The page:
Find out what studying your subject at Cambridge is really like
Credit: Robert (cropped)

Would you like to experience typical undergraduate teaching at Cambridge and explore topics of interest beyond what is covered within your school syllabus? Then you might be interested in attending a Saturday Masterclass on 27 February.

 We advise you to read about these events and book as soon as possible if you are interested:

If you study at a state school in one of the areas tagged at the bottom of this post, please consider using the King's Year 12 Link Area Accommodation Scheme to request a room in King's College on the night of Friday 26 February (this is subject to availability). Details of how to request a room are in the grey box in the link. 

If you are interested in other subjects, please explore the full list of upcoming events, and consider registering your interest (on the right of the page) so that you receive an email when further events in other subjects are advertised.

Date posted: 

Monday 4 January 2016

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King's students write about a typical day

Student with an inflatable boat

Do you want to know what it's like to be a student at King's? King's College Student Union (KCSU) is keen to help you out - they are collecting short accounts written by current students of what it is like to study here. Do look at A Day In The Life Of.... and click on the subject you're most interested in, or start with Scott's general description of life as a fresher.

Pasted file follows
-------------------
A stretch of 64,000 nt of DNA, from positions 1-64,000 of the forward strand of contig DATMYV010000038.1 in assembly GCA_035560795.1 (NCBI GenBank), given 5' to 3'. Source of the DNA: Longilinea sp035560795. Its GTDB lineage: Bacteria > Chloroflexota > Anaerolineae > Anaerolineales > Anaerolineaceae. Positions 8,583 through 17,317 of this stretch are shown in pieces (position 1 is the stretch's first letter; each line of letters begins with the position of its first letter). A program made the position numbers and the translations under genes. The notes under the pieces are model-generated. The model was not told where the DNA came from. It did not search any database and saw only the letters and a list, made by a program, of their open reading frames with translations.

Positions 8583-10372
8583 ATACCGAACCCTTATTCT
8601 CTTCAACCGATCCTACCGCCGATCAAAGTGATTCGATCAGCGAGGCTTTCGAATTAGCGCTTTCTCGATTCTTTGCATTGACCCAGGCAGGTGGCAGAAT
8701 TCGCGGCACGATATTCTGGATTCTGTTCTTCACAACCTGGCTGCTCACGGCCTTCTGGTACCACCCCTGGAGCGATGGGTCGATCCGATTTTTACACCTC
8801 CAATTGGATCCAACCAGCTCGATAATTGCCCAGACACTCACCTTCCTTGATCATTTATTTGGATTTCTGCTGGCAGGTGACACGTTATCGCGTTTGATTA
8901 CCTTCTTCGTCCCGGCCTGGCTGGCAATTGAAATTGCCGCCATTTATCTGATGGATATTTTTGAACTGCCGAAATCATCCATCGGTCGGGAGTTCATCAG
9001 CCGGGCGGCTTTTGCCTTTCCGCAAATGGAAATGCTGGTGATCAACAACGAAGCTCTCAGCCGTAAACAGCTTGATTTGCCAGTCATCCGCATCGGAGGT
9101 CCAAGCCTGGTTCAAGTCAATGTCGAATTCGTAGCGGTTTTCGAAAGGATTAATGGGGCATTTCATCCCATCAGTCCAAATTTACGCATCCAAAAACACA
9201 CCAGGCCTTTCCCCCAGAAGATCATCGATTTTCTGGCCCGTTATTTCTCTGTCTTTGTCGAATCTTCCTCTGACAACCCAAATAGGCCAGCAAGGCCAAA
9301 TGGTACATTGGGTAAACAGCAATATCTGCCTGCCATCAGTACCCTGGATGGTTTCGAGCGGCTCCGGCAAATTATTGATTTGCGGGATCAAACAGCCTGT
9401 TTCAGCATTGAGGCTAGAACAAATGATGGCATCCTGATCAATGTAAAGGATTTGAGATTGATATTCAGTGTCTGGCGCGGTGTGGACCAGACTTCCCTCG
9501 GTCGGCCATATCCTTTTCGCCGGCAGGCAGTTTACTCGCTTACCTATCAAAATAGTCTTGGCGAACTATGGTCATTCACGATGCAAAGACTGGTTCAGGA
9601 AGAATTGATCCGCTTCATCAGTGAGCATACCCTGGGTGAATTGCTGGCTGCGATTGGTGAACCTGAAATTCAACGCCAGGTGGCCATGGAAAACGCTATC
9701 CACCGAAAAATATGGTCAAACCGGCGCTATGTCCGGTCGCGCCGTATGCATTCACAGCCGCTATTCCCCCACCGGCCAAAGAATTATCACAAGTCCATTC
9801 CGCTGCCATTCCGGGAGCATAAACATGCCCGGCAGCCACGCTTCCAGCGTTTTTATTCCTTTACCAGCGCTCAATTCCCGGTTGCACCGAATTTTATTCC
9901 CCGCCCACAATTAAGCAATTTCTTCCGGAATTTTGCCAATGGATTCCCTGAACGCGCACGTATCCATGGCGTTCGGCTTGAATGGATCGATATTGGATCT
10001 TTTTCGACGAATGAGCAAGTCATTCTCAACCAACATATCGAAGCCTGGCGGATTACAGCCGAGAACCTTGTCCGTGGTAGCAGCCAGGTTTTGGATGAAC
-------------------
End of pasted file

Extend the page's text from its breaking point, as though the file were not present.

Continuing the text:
Did you find this useful? Then do also look a our King's Student Perspectives section for more student writing.

Date posted: 

Tuesday 25 August 2015

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City Health Check: How design can save lives and money

Manchester at night

Manchester at night.
Credit: Richard Heyes

How can the design of a city impact on public health?

1. Write a few ideas of your own down first of all!

2. Compare your ideas with what the researchers found when they investigated this question in nine cities in England. What link did they find between city design and health in  Birmingham, Bristol, Leeds, Liverpool, London, Manchester, Newcastle, Nottingham and Sheffield?

The ornamental Lake at Alexandra Park, Manchester

Manchester's Alexandra Park had a regeneration project. Credit: Alex Pepperhill (cropped)

The information is in the City Health Check RIBA article (the report itself is available to download at the end).

3. What about other cities? If you live near a different city or know one well, what would you say about it's design and the health of the people who live there? What changes would you make, if any?

Date posted: 

Tuesday 26 May 2015

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University of Hull's OpenCampus Programme

Joseph Hillier, Moving Matters (2007), displayed outside the Logistics Institute, Hull University Business School. Image credit: Gnomonic.

It's a new term at the University of Hull's OpenCampus programme:

  • There is a new series of Tea-Time Talks, focusing on health and wellbeing, held on Tuesday evenings from 6.15pm to 7.45pm. The series will kick off with a talk by Professor Andrew L. Clark, Chair of Clinical Cardiology at Hull York Medical School, on 'The world's number one killer: "can you save yourselves?"' on Tuesday 5 May.